‘Very aggressive’: State attorney vows to aggressively charge those responsible for fentanyl deaths

BREVARD COUNTY, Fla. — A Cocoa man accused of supplying the fentanyl that led to the 2020 overdose death of a local woman has pleaded not guilty.


The suspect was indicted in February, but he has been in the custody of the Department of Corrections on an unrelated case.

The man’s recent case is one of many fentanyl prosecutions.

Read: U.S. lawmakers target foreign cartels in fight against fentanyl trafficking

Edward Merek, 33, was scheduled to be released on May 1, but he is facing new legal troubles in Brevard County.

Merek’s attorney waived his court appearance Friday afternoon on charges of first-degree felony murder, distribution of a controlled substance and sale or delivery of fentanyl.

Merek was indicted in February and is being held without bond at the Brevard County Jail in connection to the overdose death of 23-year-old Alicia Gross in April 2020.

Read: Deputies: Florida woman charged after supplying own mother with fatal dose of fentanyl

According to arrest records, the cause of Gross’s death was fentanyl toxicity.

Investigators believe Merek sold Gross the fentanyl about an hour before she died in Cocoa.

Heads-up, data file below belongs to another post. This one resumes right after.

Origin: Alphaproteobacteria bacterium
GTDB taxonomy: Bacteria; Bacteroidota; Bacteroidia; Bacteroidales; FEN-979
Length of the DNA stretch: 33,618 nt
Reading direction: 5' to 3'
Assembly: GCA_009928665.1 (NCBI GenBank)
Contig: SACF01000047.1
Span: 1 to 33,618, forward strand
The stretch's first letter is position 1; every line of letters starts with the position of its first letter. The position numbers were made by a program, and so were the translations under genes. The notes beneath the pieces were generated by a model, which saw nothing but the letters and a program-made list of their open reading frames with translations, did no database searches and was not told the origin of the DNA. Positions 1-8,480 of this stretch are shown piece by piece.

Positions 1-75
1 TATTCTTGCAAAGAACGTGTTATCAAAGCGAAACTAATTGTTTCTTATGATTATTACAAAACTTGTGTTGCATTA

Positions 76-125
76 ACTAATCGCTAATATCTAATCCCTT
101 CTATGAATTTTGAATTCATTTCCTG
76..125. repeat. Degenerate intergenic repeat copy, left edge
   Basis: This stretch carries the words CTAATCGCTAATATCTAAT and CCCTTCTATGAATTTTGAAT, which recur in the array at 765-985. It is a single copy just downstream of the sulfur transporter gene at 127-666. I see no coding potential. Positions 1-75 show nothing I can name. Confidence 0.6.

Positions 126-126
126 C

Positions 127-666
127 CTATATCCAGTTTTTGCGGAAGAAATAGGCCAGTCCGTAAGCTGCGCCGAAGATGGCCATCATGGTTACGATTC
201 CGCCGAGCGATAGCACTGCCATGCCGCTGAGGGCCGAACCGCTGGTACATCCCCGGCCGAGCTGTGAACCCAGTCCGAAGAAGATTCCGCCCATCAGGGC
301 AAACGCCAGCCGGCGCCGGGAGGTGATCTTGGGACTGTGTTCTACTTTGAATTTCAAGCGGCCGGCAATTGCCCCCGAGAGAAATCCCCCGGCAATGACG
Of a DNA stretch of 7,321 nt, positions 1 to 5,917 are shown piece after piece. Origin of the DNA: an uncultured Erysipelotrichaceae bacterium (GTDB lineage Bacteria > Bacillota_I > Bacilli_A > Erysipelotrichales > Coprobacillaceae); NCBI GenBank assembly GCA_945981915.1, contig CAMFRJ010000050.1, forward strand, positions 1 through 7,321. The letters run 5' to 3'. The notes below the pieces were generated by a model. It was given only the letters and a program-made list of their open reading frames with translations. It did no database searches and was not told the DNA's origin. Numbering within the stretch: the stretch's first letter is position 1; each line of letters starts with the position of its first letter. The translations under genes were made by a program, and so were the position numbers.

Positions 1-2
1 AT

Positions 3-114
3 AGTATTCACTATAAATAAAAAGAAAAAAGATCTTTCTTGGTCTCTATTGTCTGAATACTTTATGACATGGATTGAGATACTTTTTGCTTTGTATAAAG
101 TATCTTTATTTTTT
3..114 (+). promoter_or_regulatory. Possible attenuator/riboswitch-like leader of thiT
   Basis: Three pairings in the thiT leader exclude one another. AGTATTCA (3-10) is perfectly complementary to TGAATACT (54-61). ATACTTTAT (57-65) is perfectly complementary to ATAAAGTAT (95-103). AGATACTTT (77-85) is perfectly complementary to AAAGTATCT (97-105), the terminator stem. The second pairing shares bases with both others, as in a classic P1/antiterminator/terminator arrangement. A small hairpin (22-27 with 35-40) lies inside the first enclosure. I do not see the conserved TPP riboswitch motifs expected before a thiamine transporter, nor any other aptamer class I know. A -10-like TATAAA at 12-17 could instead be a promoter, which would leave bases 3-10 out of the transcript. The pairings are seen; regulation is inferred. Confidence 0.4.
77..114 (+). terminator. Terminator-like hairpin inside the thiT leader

During last week’s press conference about a multi-agency initiative against fentanyl, Brevard-Seminole State Attorney Phil Archer said his office would prosecute cases involving fentanyl-related deaths.

“I can tell you in Brevard and Seminole County, both of my counties, we’re being very aggressive with these fentanyl dealers,” he said. “And if they lead to overdose deaths, (they) were charged with first-degree murder.”

Read: White House releases new plan for addressing fentanyl supply chain

The state attorney’s office began prosecuting cases in Seminole County in 2016 as part of a local initiative with the sheriff’s office.

But many of those early cases were tossed many over whether fentanyl constituted a “synthetic of opium.”

The Florida legislature has provided further clarification.

Since then, the state attorney’s office said it prosecuted several cases with defendants who chose to accept plea agreements.

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